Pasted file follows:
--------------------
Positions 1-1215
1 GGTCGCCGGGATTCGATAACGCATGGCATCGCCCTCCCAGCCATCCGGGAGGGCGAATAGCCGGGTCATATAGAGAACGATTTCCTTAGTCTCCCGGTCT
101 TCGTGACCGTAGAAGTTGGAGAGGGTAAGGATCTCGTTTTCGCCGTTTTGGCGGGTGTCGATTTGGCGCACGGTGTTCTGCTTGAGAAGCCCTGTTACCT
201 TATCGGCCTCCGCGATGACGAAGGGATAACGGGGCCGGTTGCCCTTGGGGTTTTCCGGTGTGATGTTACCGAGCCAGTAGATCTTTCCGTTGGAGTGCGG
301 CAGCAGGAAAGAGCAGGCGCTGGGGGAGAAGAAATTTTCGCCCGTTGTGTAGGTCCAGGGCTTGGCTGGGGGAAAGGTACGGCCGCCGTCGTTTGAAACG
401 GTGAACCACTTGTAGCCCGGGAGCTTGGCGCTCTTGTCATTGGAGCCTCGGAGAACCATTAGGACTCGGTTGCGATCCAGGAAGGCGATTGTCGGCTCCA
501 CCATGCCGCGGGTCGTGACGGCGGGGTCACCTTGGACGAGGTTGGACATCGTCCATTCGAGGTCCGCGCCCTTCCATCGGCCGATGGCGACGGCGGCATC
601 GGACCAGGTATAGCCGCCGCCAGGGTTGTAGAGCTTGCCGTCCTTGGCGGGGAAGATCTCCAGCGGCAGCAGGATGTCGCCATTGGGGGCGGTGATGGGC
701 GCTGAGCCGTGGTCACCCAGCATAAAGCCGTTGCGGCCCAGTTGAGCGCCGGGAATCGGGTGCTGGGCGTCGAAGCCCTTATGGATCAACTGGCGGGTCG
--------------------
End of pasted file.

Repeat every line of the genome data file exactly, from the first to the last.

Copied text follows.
Positions 1-1215
1 GGTCGCCGGGATTCGATAACGCATGGCATCGCCCTCCCAGCCATCCGGGAGGGCGAATAGCCGGGTCATATAGAGAACGATTTCCTTAGTCTCCCGGTCT
101 TCGTGACCGTAGAAGTTGGAGAGGGTAAGGATCTCGTTTTCGCCGTTTTGGCGGGTGTCGATTTGGCGCACGGTGTTCTGCTTGAGAAGCCCTGTTACCT
201 TATCGGCCTCCGCGATGACGAAGGGATAACGGGGCCGGTTGCCCTTGGGGTTTTCCGGTGTGATGTTACCGAGCCAGTAGATCTTTCCGTTGGAGTGCGG
301 CAGCAGGAAAGAGCAGGCGCTGGGGGAGAAGAAATTTTCGCCCGTTGTGTAGGTCCAGGGCTTGGCTGGGGGAAAGGTACGGCCGCCGTCGTTTGAAACG
401 GTGAACCACTTGTAGCCCGGGAGCTTGGCGCTCTTGTCATTGGAGCCTCGGAGAACCATTAGGACTCGGTTGCGATCCAGGAAGGCGATTGTCGGCTCCA
501 CCATGCCGCGGGTCGTGACGGCGGGGTCACCTTGGACGAGGTTGGACATCGTCCATTCGAGGTCCGCGCCCTTCCATCGGCCGATGGCGACGGCGGCATC
601 GGACCAGGTATAGCCGCCGCCAGGGTTGTAGAGCTTGCCGTCCTTGGCGGGGAAGATCTCCAGCGGCAGCAGGATGTCGCCATTGGGGGCGGTGATGGGC
701 GCTGAGCCGTGGTCACCCAGCATAAAGCCGTTGCGGCCCAGTTGAGCGCCGGGAATCGGGTGCTGGGCGTCGAAGCCCTTATGGATCAACTGGCGGGTCG